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2019 Season in Review: Noah Syndergaard

The 2019 season was very uncharacteristic for Noah Syndergaard. Not only was it the worst overall season of his career, but it was markedly different from his performance just one season previously.

Syndergaard performed well within his career numbers in 2018, going 13-4 with a 3.03 ERA, 1.21 WHIP, and 24.1% strikeout rate. His record and ERA took a turn for the worse in 2019, as he went just 10-8 with a 4.28 ERA, 1.23 WHIP, and 24.5% strikeout rate over 197 ⅔ innings pitched.

Thor has always been considered a tier-two fantasy starting pitcher, but his 2019 numbers did not justify that. What happened in 2019 that caused Syndergaard’s lesser performance and should it be something to actually worry about in 2020? Let’s take a deep dive into his 2019 season to find out.

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Thor’s Hammer Not as Strong

The major difference that stands out between Syndergaard’s 2018 and 2019 seasons was the use of his slider. His slider has been his best swing-and-miss pitch historically with an impressive 23.6% career swinging-strike rate. Syndergaard relied on his slider frequently in 2018 (20.9%) and for good reason; he had a career-high 25.1% swinging-strike rate with the pitch, which, while it only had about league-average movement, was thrown at a crazy 92 MPH. 

Syndergaard’s 2019 slider was a different story. First, he threw his slider less (15.2%) in favor of his four-seam fastball (29.3% vs 21.2% in 2018). Secondly, his slider had more movement on it (10% above-average in vertical movement, 20% above-average in horizontal movement), but was thrown with less velocity (89.1 MPH). The overall effect of the pitch was still good (18.1% swinging-strike rate), but was much less effective than it was in 2018.

The reasons for the change in his slider profile are hard to pinpoint. It could have been due to a change in the seams of the baseball. It could also have been a mental block. It has been documented that Syndergaard had lost confidence in the pitch and negatively focused on the pitch’s lack of velocity compared to previous seasons. Whatever the reasons, Syndergaard’s slider simply wasn’t as effective as it has been in his career and the lack of his dangerous weapon showed.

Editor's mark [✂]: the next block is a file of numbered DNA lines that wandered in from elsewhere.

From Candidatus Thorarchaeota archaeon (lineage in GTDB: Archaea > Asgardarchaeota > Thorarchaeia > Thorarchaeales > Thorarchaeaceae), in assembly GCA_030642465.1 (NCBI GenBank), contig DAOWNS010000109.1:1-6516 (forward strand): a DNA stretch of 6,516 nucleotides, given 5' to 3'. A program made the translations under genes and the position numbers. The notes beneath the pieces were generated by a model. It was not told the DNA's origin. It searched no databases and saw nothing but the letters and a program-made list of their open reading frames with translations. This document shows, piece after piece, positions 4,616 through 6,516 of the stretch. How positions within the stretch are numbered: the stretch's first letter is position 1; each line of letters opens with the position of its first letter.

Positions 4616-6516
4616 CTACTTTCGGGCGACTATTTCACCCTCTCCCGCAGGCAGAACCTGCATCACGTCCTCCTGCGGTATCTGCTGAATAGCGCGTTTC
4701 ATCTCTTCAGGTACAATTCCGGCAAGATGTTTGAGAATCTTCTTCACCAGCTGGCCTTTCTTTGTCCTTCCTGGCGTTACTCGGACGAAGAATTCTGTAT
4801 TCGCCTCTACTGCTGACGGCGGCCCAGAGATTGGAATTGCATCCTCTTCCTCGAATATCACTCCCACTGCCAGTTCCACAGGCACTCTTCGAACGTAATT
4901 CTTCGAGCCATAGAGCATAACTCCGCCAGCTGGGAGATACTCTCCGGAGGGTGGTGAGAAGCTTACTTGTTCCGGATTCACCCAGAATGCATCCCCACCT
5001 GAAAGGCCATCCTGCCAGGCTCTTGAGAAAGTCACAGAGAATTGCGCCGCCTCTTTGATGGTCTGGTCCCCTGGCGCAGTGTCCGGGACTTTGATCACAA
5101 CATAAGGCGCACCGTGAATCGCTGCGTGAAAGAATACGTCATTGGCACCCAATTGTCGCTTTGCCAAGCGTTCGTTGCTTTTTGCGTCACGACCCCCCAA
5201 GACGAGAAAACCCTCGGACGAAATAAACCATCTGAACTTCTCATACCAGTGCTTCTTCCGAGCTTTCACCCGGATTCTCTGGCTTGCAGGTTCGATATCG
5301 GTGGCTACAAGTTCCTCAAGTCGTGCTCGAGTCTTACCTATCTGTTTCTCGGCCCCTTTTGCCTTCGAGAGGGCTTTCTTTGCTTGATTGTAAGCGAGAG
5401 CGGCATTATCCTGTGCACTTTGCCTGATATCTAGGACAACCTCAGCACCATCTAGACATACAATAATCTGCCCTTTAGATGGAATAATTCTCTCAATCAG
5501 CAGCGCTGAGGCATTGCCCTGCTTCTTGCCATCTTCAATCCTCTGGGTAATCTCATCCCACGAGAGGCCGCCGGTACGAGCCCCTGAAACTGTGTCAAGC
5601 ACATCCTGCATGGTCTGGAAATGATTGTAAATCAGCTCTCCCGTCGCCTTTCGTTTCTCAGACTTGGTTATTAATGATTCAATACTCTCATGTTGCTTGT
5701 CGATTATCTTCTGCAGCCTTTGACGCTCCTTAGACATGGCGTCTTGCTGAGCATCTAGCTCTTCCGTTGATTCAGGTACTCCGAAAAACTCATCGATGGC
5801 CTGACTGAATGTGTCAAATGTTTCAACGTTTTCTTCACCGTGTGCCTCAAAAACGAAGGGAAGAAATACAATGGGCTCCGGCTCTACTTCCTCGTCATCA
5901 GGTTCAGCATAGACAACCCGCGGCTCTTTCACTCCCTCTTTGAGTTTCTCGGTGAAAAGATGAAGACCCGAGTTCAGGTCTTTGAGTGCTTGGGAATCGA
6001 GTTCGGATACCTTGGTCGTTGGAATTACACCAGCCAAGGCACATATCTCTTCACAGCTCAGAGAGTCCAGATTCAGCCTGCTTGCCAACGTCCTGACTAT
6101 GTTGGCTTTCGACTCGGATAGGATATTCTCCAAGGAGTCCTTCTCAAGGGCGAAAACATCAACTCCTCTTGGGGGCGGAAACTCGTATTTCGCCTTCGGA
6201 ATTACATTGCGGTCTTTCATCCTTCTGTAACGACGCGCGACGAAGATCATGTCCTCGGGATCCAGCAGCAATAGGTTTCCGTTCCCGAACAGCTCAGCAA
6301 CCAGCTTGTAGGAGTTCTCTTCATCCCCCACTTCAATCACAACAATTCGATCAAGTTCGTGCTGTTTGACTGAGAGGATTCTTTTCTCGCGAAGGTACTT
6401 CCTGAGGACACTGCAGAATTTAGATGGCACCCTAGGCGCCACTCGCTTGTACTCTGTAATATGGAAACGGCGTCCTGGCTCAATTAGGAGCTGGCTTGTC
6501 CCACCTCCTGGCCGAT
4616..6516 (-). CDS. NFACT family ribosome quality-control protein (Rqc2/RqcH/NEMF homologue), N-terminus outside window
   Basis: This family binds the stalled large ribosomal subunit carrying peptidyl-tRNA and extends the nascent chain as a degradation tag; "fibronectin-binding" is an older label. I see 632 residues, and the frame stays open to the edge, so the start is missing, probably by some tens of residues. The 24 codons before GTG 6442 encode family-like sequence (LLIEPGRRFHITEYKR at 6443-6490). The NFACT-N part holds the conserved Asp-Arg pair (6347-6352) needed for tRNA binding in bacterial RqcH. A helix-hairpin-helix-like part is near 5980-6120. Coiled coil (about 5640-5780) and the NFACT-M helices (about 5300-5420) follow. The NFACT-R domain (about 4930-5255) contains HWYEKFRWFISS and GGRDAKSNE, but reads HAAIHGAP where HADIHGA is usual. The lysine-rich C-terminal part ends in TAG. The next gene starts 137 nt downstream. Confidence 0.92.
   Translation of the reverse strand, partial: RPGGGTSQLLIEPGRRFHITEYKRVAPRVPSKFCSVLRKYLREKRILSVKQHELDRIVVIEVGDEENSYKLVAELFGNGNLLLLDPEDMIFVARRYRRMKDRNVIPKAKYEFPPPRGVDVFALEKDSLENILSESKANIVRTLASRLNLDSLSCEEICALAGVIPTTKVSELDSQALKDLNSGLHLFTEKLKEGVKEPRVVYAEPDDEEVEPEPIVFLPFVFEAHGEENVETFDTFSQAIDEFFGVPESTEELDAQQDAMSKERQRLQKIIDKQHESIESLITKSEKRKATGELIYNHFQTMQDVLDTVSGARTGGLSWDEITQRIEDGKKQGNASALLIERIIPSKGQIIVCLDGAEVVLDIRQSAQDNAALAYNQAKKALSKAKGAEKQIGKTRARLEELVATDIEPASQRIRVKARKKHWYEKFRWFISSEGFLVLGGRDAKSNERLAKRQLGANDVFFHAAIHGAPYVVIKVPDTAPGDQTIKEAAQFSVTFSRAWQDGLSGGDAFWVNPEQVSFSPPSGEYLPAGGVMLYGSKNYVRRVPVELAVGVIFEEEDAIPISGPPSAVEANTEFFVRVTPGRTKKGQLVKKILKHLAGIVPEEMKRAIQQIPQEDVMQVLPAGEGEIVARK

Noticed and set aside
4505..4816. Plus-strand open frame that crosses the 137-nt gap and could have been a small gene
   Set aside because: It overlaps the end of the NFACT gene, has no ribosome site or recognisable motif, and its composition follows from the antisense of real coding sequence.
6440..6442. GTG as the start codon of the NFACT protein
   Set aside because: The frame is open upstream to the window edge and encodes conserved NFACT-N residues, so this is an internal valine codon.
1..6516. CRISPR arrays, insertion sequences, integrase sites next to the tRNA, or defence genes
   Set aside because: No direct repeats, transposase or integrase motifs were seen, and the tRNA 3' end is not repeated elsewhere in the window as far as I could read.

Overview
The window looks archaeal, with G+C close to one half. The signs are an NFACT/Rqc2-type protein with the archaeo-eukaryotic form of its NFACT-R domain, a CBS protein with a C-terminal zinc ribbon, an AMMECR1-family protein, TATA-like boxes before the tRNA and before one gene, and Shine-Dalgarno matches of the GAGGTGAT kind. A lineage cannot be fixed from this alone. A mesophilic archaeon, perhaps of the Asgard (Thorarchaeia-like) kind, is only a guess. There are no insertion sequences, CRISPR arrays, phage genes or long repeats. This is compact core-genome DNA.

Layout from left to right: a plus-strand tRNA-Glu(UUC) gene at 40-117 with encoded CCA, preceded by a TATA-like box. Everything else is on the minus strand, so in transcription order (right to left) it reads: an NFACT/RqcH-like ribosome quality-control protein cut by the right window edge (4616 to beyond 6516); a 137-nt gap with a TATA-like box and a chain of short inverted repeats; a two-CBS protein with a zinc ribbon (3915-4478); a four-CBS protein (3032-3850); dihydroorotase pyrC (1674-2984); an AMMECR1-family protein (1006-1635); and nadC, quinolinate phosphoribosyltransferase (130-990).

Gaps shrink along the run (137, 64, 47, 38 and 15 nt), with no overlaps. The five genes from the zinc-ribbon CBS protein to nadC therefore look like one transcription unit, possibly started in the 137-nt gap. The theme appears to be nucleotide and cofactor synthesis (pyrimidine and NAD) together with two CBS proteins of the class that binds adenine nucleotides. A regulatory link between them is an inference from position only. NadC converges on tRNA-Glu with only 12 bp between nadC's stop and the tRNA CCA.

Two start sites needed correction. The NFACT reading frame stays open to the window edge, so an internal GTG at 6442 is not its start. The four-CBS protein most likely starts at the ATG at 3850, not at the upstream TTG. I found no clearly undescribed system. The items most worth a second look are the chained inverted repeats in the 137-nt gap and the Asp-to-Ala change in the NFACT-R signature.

But Did Anything Else Change?

We identified Syndergaard’s change in slider as an explanation for his decreased performance, but what else would suggest cause for concern in 2020? After doing a deep dive into his advanced metrics, there really isn’t much there to indicate fundamental changes in his game. 

First, his batted-ball profile (31.2% hard-hit rate, 86.3-MPH average exit velocity, 9.3-degree launch angle), while not as spectacular as his 2018 profile (26.5% hard-hit rate, 84.9-MPH average exit velocity, 6.5-degree launch angle), was still well within his career profile. His hard-hit rate and exit velocity were actually in the 87th and 89th percentiles of baseball, respectively. His 4.02 SIERA also suggests that he was slightly unlucky throughout the season given his batted-ball profile.

Further, all three of Syndergaard’s expected metrics (batting average, slugging average, weighted on-base average) were above the league averages, sitting in the 65th, 78th, and 83rd percentiles, respectively. His strikeout rate and WHIP were in line with his 2018 marks as well as his career averages and his .313 BABIP was in line with his career mark of .314 and was actually lower than his .320 mark in 2018. 

The only other thing that does stand out was his home run-to-fly ball rate; Syndergaard had an outstanding 0.52 HR/FB rate in 2018, but that number doubled to 1.09 in 2019. Still, this wasn’t that far off from his career 0.79 mark, his batted-ball profile was still good, and, while his fly ball rate did go up from 2018 (26.7% to 32.1%) the fact that his HR/FB rate almost doubled seems unlucky given the rest of the evidence.


2020 Forecast

Syndergaard had a disappointing 2019 season and there are a few main issues to point to. The first was his less successful (but still strong) slider, which he ended up throwing less frequently. This issue could have been mental, meaning that it could hopefully be rectified relatively easily. The second was his jump in HR/FB rate. While this metric doubled, it was still reasonable and came despite a solid batted-ball profile. With all other underlying metrics in line with his 2018 numbers, it seems reasonable to expect some positive regression for Syndergaard in 2020.

Syndergaard is currently being drafted at about pick 74, which puts him as the 24th pitcher off the board. This puts him immediately behind Yu Darvish, Zack Greinke, and Tyler Glasnow, in that order. As such, fantasy players are drafting Syndergaard as a back-end number-two starter, which seems like pretty fair value even with positive regression considered. If Thor can pitch 180 to 200 innings with his numbers aligning closer to his career averages (3.31 ERA, 1.16 WHIP, 26.4% strikeout rate), he could return equal or slightly better value than the above-named starters. Signs point to Syndergaard performing better than he did in 2019, but the high-60s to mid-70s seems like a reasonable spot to target him.

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